Oliver Sacks: The Poet Laureate of Modern Medicine

From The Writer’s Almanac:

It’s the birthday of  neurologist and writer Oliver Sacks. He was called “the poet laureate of modern medicine.” He devoted his career to studying people with unusual neurological disorders and writing about them so that they seem like real people and not just case studies.

His first book was Migraine, about migraine headaches, and it got good reviews. In the 1960s, he started working with survivors of the sleeping sickness epidemic that occurred between 1916 and 1927. These people had been in institutions ever since, still alive but in unresponsive bodies. Sacks noticed that many of them had reactions similar to those suffering from Parkinson’s disease so he decided to treat them with the drug Levodopa. Many of them woke up and were cognizant for the first time in 40 years….Sacks wrote Awakenings, a book about it, in 1973…. In 1990, it was made into a movie starring Robert De Niro and Robin Williams.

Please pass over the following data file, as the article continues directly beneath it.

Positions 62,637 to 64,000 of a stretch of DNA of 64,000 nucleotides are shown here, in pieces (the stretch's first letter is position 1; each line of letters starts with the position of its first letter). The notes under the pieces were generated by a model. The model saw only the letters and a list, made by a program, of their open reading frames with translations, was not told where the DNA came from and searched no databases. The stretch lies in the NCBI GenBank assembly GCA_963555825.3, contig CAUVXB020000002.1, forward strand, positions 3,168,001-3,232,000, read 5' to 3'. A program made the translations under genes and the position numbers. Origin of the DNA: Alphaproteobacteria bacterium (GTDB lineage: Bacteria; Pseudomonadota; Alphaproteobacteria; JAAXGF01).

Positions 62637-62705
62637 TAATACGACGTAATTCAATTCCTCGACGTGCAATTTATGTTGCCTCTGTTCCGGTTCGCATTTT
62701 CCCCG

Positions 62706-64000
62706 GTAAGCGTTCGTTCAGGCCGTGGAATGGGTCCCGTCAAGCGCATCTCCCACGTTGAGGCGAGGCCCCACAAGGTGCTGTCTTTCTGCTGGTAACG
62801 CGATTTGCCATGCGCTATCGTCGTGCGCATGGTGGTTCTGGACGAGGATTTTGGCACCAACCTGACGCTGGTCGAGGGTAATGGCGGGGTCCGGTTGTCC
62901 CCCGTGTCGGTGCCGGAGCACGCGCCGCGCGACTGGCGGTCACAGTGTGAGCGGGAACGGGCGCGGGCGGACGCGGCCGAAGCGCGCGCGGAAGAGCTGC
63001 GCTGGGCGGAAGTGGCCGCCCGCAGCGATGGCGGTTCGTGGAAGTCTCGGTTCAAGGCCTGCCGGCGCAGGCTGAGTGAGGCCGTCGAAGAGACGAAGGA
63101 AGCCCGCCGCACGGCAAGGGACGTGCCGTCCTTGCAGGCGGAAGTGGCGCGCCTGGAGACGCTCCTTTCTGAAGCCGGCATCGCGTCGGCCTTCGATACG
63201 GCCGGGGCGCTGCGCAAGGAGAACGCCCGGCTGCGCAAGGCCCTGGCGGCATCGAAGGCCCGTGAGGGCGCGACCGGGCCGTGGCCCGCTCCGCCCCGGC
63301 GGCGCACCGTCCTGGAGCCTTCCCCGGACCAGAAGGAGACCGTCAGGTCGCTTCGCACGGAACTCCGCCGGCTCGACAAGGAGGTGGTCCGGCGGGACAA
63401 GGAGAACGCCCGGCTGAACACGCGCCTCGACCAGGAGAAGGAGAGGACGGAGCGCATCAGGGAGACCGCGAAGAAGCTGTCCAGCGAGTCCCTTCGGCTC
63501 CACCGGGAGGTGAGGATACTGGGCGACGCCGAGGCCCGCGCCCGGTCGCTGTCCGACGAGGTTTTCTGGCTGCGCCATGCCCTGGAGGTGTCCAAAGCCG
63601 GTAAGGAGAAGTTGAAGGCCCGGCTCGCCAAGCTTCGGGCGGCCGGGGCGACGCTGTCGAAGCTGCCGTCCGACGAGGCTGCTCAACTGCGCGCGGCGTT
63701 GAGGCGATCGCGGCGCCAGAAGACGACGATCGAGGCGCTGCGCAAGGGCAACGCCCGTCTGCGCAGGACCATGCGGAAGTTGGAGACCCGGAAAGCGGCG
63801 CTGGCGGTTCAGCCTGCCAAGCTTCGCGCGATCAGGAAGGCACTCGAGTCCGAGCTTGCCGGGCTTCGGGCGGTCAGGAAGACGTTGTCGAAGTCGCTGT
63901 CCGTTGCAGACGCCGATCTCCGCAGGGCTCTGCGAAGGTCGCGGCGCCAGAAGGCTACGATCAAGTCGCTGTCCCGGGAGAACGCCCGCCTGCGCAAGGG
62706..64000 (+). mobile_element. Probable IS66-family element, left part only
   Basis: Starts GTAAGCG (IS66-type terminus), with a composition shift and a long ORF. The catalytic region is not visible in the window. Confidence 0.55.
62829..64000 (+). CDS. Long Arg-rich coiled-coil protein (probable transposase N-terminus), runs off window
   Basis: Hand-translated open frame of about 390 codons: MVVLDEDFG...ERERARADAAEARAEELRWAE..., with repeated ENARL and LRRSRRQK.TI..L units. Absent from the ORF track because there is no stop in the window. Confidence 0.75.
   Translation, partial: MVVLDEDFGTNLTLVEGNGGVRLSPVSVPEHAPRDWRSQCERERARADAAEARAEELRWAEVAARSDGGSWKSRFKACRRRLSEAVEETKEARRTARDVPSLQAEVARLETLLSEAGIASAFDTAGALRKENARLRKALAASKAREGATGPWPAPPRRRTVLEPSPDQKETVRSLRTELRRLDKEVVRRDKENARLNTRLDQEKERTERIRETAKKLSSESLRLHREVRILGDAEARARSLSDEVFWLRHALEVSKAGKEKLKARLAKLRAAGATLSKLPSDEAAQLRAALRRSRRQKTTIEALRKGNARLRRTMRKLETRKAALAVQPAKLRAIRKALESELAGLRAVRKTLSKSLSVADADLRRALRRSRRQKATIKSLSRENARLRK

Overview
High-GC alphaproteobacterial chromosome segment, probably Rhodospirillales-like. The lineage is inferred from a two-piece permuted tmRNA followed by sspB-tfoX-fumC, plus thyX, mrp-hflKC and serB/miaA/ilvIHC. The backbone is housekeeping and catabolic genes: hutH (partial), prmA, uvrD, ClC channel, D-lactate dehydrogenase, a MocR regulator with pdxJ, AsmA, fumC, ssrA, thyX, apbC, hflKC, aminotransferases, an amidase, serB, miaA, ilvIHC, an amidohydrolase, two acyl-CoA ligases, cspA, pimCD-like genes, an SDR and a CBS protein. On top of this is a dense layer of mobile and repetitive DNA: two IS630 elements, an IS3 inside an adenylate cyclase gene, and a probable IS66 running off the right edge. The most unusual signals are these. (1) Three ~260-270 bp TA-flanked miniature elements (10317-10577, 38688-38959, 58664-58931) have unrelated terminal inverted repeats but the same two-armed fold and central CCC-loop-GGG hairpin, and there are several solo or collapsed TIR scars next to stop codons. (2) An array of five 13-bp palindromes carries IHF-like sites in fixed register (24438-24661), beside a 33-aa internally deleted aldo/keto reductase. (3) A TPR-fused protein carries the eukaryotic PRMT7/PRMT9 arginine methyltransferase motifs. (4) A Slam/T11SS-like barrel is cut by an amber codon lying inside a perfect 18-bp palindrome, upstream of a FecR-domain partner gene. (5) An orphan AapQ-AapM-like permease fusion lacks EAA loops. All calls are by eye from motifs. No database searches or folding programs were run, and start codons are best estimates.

He went on to write more books in the same vein, including the best-selling book of essays, The Man Who Mistook His Wife for a Hat, about people living with a variety of neurological disorders, and his book Musicophilia, about the sometimes bizarre connections between music and the brain and the ways in which music operates on everyone from people with severe neurological disorders to ordinary people who can’t get a tune out of their heads.

He wrote, “To restore the human subject at the center, we must deepen a case history to a narrative or tale; only then do we have a ‘who’ as well as a ‘what,’ a real person, a patient, in relation to disease.”

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